Počet záznamů: 1  

The phylogeny of the African wood mice (Muridae, Hylomyscus) based on complete mitochondrial genomes and five nuclear genes reveals their evolutionary history and undescribed diversity

  1. 1.
    0520653 - ÚBO 2021 RIV US eng J - Článek v odborném periodiku
    Nicolas, V. - Fabre, P.-H. - Bryja, Josef - Denys, C. - Verheyen, E. - Missoup, A. D. - Olayemi, A. - Katuala, P. - Dudu, A. - Colyn, M. - Kerbis Peterhans, J. C. - Demos, T.
    The phylogeny of the African wood mice (Muridae, Hylomyscus) based on complete mitochondrial genomes and five nuclear genes reveals their evolutionary history and undescribed diversity.
    Molecular Phylogenetics and Evolution. Roč. 144, MAR (2020), č. článku 106703. ISSN 1055-7903
    Grant CEP: GA ČR GAP506/10/0983; GA ČR GA15-20229S
    Institucionální podpora: RVO:68081766
    Klíčová slova: Biogeography * Mammals * Rodents * Speciation * Taxonomy * Tropical Africa
    Impakt faktor: 3.992, rok: 2018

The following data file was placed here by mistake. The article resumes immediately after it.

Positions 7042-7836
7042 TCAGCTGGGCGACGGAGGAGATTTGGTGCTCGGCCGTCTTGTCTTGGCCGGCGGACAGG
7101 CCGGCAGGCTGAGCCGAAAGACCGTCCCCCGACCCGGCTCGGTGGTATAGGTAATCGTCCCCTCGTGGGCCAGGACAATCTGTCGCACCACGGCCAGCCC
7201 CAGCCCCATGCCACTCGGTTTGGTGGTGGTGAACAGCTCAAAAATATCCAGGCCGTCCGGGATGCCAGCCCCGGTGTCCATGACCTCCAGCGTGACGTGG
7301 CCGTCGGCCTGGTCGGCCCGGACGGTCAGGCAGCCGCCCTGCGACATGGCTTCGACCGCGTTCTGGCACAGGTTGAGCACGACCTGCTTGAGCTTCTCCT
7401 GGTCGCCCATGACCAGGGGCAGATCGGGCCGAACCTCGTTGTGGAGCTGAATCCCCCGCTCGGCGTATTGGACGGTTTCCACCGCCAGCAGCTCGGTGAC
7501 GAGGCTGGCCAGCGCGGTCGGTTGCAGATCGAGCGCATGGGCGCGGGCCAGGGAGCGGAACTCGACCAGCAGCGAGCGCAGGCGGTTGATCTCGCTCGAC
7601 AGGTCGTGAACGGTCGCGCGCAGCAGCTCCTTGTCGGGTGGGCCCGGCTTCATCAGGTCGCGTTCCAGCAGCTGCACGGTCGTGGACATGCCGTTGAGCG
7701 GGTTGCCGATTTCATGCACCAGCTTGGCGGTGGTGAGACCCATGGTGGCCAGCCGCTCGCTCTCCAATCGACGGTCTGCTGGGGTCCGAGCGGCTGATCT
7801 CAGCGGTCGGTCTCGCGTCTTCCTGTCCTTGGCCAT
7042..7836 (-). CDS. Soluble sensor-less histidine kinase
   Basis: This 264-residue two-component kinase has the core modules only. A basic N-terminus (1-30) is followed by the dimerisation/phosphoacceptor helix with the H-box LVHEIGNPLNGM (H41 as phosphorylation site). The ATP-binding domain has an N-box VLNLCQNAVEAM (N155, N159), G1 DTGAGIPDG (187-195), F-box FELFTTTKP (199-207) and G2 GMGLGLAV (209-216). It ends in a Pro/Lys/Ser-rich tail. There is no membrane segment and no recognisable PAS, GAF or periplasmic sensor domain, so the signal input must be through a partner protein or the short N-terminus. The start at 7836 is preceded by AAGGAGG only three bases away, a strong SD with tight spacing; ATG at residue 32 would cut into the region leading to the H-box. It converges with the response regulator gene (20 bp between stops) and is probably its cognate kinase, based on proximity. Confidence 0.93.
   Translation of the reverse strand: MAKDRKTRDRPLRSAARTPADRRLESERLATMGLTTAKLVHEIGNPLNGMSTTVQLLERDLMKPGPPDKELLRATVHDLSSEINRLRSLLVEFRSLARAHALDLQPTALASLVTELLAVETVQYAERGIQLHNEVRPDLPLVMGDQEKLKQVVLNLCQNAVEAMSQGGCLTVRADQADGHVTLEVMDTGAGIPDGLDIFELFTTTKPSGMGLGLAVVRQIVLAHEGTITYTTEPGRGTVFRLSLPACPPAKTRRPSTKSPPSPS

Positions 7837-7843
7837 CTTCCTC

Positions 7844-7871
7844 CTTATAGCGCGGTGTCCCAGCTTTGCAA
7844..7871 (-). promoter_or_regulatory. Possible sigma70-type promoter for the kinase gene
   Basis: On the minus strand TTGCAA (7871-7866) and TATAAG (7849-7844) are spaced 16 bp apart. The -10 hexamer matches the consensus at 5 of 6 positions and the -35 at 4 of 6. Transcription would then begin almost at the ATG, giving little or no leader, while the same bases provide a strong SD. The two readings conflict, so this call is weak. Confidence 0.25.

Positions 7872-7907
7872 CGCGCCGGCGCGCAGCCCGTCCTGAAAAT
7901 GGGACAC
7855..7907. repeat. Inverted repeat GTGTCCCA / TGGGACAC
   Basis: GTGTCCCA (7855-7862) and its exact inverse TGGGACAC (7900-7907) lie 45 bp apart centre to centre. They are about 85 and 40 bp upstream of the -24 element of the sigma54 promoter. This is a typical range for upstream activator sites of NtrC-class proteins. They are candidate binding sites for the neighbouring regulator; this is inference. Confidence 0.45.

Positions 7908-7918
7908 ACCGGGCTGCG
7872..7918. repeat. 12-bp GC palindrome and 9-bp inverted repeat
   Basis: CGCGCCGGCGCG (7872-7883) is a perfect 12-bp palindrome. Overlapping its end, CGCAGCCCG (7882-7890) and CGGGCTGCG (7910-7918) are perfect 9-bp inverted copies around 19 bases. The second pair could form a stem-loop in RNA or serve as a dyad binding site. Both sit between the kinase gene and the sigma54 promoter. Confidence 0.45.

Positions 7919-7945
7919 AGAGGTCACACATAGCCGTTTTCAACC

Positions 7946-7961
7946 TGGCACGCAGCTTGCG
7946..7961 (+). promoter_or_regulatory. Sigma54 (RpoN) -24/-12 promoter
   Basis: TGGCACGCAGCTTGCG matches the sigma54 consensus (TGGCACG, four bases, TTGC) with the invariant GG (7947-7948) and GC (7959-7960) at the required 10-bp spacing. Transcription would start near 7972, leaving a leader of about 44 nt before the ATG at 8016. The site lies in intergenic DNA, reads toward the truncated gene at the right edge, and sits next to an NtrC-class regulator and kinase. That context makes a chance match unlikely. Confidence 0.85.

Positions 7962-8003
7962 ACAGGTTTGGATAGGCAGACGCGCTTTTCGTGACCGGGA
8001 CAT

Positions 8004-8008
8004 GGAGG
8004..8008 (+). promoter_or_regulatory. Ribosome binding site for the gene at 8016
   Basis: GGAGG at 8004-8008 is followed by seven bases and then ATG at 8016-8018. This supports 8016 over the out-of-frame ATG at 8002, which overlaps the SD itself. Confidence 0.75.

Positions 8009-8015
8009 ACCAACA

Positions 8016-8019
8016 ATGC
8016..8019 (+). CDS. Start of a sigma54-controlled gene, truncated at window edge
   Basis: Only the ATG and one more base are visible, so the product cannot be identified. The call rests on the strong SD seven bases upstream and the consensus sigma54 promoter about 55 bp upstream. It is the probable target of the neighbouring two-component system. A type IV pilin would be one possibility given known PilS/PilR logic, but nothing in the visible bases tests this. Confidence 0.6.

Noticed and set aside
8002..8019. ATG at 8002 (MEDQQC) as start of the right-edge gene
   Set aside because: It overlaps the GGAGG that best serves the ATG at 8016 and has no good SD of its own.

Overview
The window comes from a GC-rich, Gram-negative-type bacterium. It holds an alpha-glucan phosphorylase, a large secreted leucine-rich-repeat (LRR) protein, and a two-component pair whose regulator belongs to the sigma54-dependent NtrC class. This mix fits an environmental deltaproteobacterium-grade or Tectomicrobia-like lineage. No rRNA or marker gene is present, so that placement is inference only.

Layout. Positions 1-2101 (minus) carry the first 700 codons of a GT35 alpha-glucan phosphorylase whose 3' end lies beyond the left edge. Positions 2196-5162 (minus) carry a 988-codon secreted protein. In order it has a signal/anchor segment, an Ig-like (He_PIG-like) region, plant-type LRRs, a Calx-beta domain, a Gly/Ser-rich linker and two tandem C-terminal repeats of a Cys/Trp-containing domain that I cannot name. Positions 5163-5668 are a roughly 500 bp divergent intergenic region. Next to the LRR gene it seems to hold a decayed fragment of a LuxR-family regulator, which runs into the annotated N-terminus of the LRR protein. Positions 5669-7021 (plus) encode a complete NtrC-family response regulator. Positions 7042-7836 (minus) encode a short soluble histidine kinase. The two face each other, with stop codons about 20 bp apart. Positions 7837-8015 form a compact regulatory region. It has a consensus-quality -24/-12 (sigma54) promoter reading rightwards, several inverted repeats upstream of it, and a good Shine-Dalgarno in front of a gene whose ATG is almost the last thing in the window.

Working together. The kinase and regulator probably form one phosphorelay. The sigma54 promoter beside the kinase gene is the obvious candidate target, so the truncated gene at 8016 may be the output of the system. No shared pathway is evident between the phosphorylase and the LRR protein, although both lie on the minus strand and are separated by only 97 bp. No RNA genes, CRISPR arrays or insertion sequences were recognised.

https://www.sciencedirect.com/science/article/pii/S1055790319305366?via%3Dihub

    Wood mice of the genus Hylomyscus, are small-sized rodents widely distributed in lowland and montane rainforests in tropical Africa, where they can be locally abundant. Recent morphological and molecular studies have increased the number of recognized species from 8 to 18 during the last 15 years. We used complete mitochondrial genomes and five nuclear genes to infer the number of candidate species within this genus and depict its evolutionary history. In terms of gene sampling and geographical and taxonomic coverage, this is the most comprehensive review of the genus Hylomyscus to date. The six species groups (aeta, alleni, anselli, baeri, denniae and parvus) defined on morphological grounds are monophyletic. Species delimitation analyses highlight undescribed diversity within this genus: perhaps up to 10 taxa need description or elevation from synonymy, pending review of type specimens. Our divergence dating and biogeographical analyses show that diversification of the genus occurred after the end of the Miocene and is closely linked to the history of the African forest. The formation of the Rift Valley combined with the declining global temperatures during the Late Miocene caused the fragmentation of the forests and explains the first split between the denniae group and remaining lineages. Subsequently, periods of increased climatic instability during Plio-Pleistocene probably resulted in elevated diversification in both lowland and montane forest taxa.
    Trvalý link: http://hdl.handle.net/11104/0305290